Separately, the UI system appointed a task force led by Executive Vice President Barbara Wilson to examine system-wide policies, education and prevention efforts, to ensure they follow best practices.

Bambenek, a onetime Republican state Senate candidate, teaches cybersecurity courses at the UI, holds two degrees from the Urbana campus and is now a doctoral student in informatics.

He has been commenting actively online on recent UI sexual misconduct cases and used his vote on the Illinois Board of Higher Education last fall to try to block the UI's state funding request, citing his concerns about the issue.

Until recently, he was a member of the Illinois Community College Board and served as its voting representative on the IBHE. He was appointed by Gov. Bruce Rauner in 2017, days after the governor withdrew Bambenek's controversial appointment as the lone faculty representative to the IBHE. Faculty across the state had objected because Bambenek is not a tenure-system professor, and some objected to his views on academic freedom and other issues.

Bambenek also has criticized how the UI handled the case of Professor Jay Rosenstein after a recording incident involving Chief Illiniwek supporters in a State Farm Center restroom.

Bambenek referenced both issues when he ran for chair of the campus Senate Executive Committee last month. He lost to Kar, 118-7.

Bambenek said the recent string of cases represent a "pattern" of faculty-staff misconduct. He said some of the women subjected to misconduct were students in his classes. "In most of these cases, the women involved expressed fear that they wouldn't be taken seriously and that they would face reprisals for their complaints. The actions of the campus leaders show they were very right to fear," he said.He said the administration has "fallen short" in its primary duty to protect students and make them feel safe coming forward to report misconduct.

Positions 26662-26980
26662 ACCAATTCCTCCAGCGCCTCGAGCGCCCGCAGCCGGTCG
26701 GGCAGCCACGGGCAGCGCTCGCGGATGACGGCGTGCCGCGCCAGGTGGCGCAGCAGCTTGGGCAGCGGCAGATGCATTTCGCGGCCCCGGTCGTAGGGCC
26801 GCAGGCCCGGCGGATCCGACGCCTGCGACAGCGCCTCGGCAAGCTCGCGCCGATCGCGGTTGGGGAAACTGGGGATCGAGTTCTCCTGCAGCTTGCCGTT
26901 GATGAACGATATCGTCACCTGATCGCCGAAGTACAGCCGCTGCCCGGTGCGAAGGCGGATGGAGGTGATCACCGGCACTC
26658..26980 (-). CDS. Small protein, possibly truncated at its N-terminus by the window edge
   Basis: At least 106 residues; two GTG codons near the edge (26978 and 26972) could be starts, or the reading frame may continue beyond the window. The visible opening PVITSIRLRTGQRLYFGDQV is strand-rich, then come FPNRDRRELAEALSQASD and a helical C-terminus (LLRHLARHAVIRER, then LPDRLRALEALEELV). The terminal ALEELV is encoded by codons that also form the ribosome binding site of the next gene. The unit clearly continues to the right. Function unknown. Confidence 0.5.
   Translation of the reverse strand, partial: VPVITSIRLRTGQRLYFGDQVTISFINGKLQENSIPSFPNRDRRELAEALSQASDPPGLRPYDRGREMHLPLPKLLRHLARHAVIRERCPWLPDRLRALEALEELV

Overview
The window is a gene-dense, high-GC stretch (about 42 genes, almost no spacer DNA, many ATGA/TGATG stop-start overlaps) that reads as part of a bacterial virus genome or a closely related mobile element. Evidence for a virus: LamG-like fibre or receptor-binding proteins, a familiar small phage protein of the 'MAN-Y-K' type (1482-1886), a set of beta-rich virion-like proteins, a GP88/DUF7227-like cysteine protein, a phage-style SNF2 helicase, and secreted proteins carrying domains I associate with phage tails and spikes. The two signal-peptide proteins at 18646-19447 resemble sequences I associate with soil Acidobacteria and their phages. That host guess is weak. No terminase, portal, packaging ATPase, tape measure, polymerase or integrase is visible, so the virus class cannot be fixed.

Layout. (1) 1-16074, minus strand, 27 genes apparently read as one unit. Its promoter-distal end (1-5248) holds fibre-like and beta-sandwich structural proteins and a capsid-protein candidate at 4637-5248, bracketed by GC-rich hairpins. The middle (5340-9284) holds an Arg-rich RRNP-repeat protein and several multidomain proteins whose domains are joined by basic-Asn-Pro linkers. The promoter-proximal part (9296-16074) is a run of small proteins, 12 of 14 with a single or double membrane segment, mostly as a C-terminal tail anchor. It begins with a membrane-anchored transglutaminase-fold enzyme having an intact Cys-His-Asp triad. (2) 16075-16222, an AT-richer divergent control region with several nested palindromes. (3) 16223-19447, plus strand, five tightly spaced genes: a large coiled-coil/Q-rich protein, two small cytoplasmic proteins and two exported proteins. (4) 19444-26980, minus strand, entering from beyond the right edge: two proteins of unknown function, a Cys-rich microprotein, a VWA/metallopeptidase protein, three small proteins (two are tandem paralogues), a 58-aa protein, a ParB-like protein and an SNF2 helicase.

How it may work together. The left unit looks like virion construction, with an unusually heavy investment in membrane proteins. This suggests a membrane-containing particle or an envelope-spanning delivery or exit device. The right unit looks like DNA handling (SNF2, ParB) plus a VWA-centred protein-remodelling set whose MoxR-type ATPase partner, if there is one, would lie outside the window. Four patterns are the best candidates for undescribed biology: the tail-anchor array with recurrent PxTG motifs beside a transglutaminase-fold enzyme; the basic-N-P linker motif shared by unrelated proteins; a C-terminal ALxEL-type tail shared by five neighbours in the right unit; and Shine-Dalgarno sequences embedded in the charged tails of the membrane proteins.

Bambenek said he's concerned about current and future students, including his daughters, who are not yet of college age."Surely, we can do better than leave those subject to these kinds of behaviors feeling like they were ignored. Surely, we can do better than keep those who engage in gross misconduct on the payroll and maintaining their access to students," he said.

UI Board of Trustees Chairman Don Edwards and other trustees declined to respond to Bambenek's general remarks after Thursday's meeting, deferring to UI administrators.

"If you knew what's going on internally, you'd be at rest that this university is doing everything in its power to make sure we keep students safe," said Trustee Ricardo Estrada.

Thumbs up

Meeting on Thursday in Springfield, UI trustees approved:

— The newly named Grainger College of Engineering, in recognition of the Grainger Foundation's $300 million in support.

— The Nick Holonyak Jr. Micro and Nanotechnology Lab, named for the UI engineering icon.

— The Sidney Lu Mechanical Engineering Building, named for the UI alumnus and CEO of FoxConn Technology, who donated $21.5 million for the project.

— Agreements allowing the Urbana campus to reassume control of the Research Park from the UI System.

— A $7 million budget increase for the Demirjian Park soccer and track complex, to $21 million.